How Cars Created the Megachurch…and Put Churchgoers In the Driver’s Seat


Of the 150 or so acres making up Willow Creek Community Church’s main campus, a full 8 acres are devoted to buildings. Parking lots cover more than 28. That ratio demonstrates just how important cars are to most churches today.

Though Willow Creek is now a multi-site church, it still calls South Barrington, Illinois, home. Population? 4,656, Each weekend, most of the church’s 20,000 attendees drive on to the main campus using three major entrances, swelling the suburban village’s population for a few hours on Saturday nights and Sunday mornings. People arrive by car from all over Chicagoland. The fact is undeniable: for megachurches, cars are essential.

It’s probably more accurate to say that cars created the megachurch. Without them, these churches simply couldn’t exist in the form they do today. There have certainly been large churches in the past—Charles Spurgeon’s church had over 5,000 members when he died, and Spurgeon is said to have preached to an audience of 10,000 on a few occasions. But that was in densely populated 19th-century London, quite unlike Willow Creek’s campus of mostly undeveloped marshland in pastoral South Barrington. Today, the number of sprawling church complexes eclipses the few large, urban churches of past centuries.

The influence of cars isn’t limited to megachurches though. Churches of all sizes have adapted to car culture. And this involves not only buildings, locations, and weekly attendance, but also church practices. Since the car, church life simply hasn’t been the same.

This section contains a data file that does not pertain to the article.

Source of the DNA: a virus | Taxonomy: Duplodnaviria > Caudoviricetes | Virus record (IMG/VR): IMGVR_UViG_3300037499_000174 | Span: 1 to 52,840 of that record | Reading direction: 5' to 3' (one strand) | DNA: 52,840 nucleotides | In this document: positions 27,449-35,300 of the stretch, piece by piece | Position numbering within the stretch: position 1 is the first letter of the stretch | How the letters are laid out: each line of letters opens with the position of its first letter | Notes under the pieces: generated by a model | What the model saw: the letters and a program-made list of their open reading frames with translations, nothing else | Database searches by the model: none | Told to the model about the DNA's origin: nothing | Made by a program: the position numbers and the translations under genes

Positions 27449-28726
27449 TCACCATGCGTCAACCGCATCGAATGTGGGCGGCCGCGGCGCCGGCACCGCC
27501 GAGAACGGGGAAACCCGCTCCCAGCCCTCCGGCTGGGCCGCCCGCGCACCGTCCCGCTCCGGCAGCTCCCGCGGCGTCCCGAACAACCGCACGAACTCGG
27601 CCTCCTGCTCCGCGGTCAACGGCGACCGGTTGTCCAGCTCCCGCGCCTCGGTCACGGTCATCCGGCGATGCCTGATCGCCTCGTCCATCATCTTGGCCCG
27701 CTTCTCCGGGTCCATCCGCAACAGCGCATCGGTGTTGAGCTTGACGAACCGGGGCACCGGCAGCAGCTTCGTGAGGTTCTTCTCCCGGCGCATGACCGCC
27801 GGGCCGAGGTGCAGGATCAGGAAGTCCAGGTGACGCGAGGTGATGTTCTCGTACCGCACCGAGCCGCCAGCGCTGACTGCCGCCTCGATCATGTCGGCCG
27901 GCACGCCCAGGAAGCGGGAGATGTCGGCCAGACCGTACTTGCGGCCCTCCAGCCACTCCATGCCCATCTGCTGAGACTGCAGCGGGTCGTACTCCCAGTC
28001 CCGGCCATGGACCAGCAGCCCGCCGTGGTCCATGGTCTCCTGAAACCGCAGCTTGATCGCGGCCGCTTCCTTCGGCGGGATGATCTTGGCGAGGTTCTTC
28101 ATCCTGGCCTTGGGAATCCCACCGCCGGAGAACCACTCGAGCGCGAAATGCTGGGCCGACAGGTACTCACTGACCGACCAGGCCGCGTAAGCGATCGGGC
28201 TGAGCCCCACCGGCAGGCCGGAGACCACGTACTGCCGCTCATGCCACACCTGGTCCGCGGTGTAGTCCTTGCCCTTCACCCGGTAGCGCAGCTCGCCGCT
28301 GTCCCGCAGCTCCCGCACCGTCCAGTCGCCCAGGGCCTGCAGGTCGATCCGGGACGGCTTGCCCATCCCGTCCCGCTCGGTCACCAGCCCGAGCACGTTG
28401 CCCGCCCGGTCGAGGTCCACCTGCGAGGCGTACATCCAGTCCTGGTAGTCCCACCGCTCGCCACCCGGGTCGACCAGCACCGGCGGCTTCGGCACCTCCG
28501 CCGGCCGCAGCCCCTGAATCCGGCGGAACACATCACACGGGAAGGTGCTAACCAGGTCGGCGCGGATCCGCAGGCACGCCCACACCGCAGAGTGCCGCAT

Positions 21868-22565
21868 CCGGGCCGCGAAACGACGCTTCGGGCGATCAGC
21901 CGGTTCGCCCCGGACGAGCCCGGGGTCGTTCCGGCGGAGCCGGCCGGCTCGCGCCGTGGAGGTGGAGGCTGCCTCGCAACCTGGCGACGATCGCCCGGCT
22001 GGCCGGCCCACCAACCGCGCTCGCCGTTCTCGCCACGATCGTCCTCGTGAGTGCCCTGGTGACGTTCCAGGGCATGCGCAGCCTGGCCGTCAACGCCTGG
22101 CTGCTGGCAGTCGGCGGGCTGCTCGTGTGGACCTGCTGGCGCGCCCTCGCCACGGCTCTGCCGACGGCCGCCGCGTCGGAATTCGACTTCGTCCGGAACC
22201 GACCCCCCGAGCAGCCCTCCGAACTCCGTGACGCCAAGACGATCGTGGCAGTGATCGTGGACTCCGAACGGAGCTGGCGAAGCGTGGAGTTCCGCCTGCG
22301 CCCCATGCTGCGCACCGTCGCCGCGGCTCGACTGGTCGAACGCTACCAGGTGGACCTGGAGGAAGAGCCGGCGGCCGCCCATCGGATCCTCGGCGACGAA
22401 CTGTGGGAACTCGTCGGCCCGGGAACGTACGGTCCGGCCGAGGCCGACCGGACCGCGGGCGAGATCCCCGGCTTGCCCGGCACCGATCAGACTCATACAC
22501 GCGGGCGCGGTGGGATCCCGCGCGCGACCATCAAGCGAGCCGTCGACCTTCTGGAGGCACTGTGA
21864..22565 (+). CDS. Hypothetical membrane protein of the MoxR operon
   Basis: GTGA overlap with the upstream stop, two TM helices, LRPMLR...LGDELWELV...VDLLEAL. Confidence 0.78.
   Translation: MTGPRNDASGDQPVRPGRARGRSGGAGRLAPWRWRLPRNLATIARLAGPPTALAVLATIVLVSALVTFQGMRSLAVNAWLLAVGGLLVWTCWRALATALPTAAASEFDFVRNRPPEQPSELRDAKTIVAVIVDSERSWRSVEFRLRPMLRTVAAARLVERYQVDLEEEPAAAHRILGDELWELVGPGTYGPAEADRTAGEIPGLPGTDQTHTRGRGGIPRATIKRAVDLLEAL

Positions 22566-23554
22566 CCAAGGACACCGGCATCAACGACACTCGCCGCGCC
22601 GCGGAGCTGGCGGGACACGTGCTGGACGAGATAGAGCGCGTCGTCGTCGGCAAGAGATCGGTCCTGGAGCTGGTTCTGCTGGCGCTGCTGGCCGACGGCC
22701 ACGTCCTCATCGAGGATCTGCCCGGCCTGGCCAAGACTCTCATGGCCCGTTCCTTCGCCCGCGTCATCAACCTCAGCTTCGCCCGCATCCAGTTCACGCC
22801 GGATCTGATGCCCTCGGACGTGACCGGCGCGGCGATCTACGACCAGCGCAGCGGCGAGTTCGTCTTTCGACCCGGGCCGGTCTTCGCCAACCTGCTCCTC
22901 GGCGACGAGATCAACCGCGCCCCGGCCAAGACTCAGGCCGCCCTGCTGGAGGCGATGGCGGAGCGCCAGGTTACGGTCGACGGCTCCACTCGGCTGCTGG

What are you hungry for?
Among the changing church practices related to this change in transit is affinity, a fancy word for common interests we share. It’s a “likemindedness.” These shared interests might be sports or music or art, or they might be doctrines, morals, and lifestyles.

The interplay of cars and affinity isn’t simple. To flesh it out a bit, take a non-religious example: choosing a restaurant for dinner. Now, most drivers don’t think in miles but in minutes. In 20 minutes, you can drive exponentially farther than you can walk. And this freedom gives you a lot more options.

So how do you decide where to eat? It’s a classic first-world problem: “What am I hungry for?” Chinese? Tex-Mex? Burgers? Pasta? Gluten-free? Deep-fried? While much of the world struggles with scarcity, in the United States, narrowing your options is the first-world problem of abundance. With so many options, we’re forced to ask ourselves “What do I want?” and go from there. We can’t not ask it.

Life with cars almost requires it.

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SOURCE: Christianity Today
Adam Graber

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